from June 11, 2009
It’s no coincidence that it’s done nothing but rain ever since the ribbon was snipped on the High Line railtrail park earlier this week. In fact, any student of elementary New York City demonology knows the story of Ezekiel Marcus, who perished on the West Side tracks in 1934.
Marcus was a Manhattan native, born in a cold-water flat in Hells Kitchen in 1899. He’d initially intended to pursue some sort of career in the arts; he attended the School of the Industrial Arts in the midtown 50s as a teen, but dropped out after a few years and embarked on a career on the railroad.
Prior to the High Line’s construction, the tracks ran ground-level along 10th Avenue, which was ridiculously dangerous for people who walked or drove in the area. For a short spell, Marcus was employed as what was known at the time as the “West Side Cowboy”–he would ride on horseback up and down the 20-odd blocks of 10th Avenue to warn pedestrians that the train was coming.
While his urban rustlin’ surely saved scores of lives, Marcus undoubtedly witnessed some ugly accidents too. Who knows how that scarred the young man.
The solution to 10th Avenue’s rolling death trap was the High Line–tracks built some 30 feet in the air. Zeke Marcus working unloading freight trains near Gansevoort Street for a number of years, before the West Side Cowboy himself–savior to countless pedestrians–met his early demise after a fall off the side of the High Line between Gansevoort and Horatio, on what’s now known as Washington Street.
It was December 1934.
Despite temps in the teens, several hundreds of people came out to raise a glass to the brave railroad man at a 10th Avenue saloon called Shebeen, about 100 feet from where Marcus perished. The spot wasn’t far from where he was raised, so when word spread of his death, Marcus’s friends and family came out in droves.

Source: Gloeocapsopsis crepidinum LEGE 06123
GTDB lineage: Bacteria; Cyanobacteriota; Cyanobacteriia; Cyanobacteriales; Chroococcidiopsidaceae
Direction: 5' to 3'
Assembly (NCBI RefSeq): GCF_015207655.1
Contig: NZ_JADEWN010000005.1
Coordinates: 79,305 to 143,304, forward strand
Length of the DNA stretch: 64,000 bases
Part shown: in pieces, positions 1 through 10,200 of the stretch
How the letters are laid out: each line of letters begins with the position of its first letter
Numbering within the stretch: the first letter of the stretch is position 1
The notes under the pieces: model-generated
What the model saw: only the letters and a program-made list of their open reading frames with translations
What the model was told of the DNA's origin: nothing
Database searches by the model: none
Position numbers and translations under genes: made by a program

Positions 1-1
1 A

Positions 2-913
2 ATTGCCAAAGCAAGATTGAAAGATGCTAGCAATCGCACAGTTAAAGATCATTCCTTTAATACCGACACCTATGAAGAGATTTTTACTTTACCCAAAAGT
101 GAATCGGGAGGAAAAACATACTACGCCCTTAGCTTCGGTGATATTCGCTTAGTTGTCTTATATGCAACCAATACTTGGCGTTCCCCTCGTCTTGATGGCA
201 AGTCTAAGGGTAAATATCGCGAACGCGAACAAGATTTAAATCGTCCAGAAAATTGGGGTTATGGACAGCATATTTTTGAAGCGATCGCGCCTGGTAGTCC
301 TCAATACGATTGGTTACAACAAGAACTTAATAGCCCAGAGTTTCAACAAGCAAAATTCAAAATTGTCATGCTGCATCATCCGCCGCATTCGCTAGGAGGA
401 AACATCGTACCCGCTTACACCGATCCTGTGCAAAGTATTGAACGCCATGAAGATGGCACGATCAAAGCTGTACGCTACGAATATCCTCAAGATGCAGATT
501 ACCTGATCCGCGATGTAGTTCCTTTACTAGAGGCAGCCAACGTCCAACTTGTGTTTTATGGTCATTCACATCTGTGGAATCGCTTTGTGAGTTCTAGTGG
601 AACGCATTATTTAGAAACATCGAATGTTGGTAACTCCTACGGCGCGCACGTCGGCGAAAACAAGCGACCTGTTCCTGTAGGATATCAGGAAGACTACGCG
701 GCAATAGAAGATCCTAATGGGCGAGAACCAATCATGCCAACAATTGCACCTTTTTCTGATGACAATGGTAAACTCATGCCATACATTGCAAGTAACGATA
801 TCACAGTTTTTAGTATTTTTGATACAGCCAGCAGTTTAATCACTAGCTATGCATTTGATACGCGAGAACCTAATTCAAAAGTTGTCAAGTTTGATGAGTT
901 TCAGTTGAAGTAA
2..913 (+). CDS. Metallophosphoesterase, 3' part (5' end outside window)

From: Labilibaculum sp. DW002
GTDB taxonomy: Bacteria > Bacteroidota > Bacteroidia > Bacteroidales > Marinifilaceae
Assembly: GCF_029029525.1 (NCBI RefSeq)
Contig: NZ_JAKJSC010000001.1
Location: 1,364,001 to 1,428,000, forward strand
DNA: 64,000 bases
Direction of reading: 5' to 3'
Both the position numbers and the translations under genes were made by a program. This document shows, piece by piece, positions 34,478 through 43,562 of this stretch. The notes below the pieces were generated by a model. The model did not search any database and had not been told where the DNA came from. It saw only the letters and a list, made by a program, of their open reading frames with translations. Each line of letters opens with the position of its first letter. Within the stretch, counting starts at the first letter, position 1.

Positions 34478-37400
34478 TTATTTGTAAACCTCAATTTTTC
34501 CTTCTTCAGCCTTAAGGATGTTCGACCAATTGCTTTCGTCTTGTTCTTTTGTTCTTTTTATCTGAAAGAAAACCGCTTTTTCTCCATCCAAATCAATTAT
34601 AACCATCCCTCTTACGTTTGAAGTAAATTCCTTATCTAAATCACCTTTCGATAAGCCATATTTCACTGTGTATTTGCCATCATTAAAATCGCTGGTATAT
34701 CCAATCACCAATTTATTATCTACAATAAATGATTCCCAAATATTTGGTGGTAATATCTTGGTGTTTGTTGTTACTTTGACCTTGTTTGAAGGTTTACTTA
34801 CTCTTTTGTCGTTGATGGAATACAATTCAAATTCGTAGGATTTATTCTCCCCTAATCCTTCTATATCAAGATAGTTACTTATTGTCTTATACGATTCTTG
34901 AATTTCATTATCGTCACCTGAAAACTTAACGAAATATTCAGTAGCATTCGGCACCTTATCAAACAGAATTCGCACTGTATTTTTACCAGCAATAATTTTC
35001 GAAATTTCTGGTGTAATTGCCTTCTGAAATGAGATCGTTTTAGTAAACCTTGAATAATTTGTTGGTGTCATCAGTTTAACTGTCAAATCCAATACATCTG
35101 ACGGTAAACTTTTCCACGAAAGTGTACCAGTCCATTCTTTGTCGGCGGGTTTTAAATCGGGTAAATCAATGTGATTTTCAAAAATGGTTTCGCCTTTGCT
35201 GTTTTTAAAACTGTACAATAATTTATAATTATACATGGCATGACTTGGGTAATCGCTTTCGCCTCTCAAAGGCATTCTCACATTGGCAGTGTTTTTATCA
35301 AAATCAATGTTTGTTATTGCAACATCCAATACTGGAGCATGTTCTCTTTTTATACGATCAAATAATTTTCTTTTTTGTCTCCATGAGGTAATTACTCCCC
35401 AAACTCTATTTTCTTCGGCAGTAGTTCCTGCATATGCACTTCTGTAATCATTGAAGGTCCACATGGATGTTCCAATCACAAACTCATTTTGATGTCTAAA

Jump ahead, oh, a half-century or so, and plans for a refurbished, publicly accessed High Line are but a glimmer in Joshua David’s and Robert Hammond’s eyes. A writer, David was researching a magazine story on the changing face of Chelsea when he says he was visited by an apparition in the tiny alcove in his Chelsea apartment where he did his writing.
“He had a long brown beard and wild brown eyes, and he wore a suede cap and black corduroy pants,” David told Beyond Investigation Magazine in 2002. “He told me in a gravelly voice to ‘leave well enough alone.’ I thought he was talking about my magazine article, but I think he realized the seeds for a bigger project were just beginning to sow in my mind.”
Indeed, David and Hammond met at a community meeting a month later in 1999, shared their mutual adoration for the old High Line, and got the (seemingly) Sisyphusian ball rolling on the park project.
Eighteen months later, it was Hammond’s turn to get a visit from Zeke Marcus. Hammond, a painter, said he was on the phone with the actor Edward Norton, an early champion on the High Line, in his apartment when the ghost of Marcus slipped through a heating duct in his kitchen.
“He told me the same thing he told Joshua–leave it alone,” Hammond told a class studying the paranormal at Penn State in 2006. “He said he’d make it rain every day if the place of his death was trampled upon by the masses. I dropped my damn cellphone and had to wait about 20 minutes before I collected myself enough to call Edward back. Even then, I was shaking like a leaf.”
It’s rained ever since Mayor Bloomberg and the High Line swells officially opened the park, and the forecast calls for rain every day for as long as the forecast goes.
Somewhere, West Side Cowboy Zeke Marcus is laughing.
[images: NY Times, The Guardian]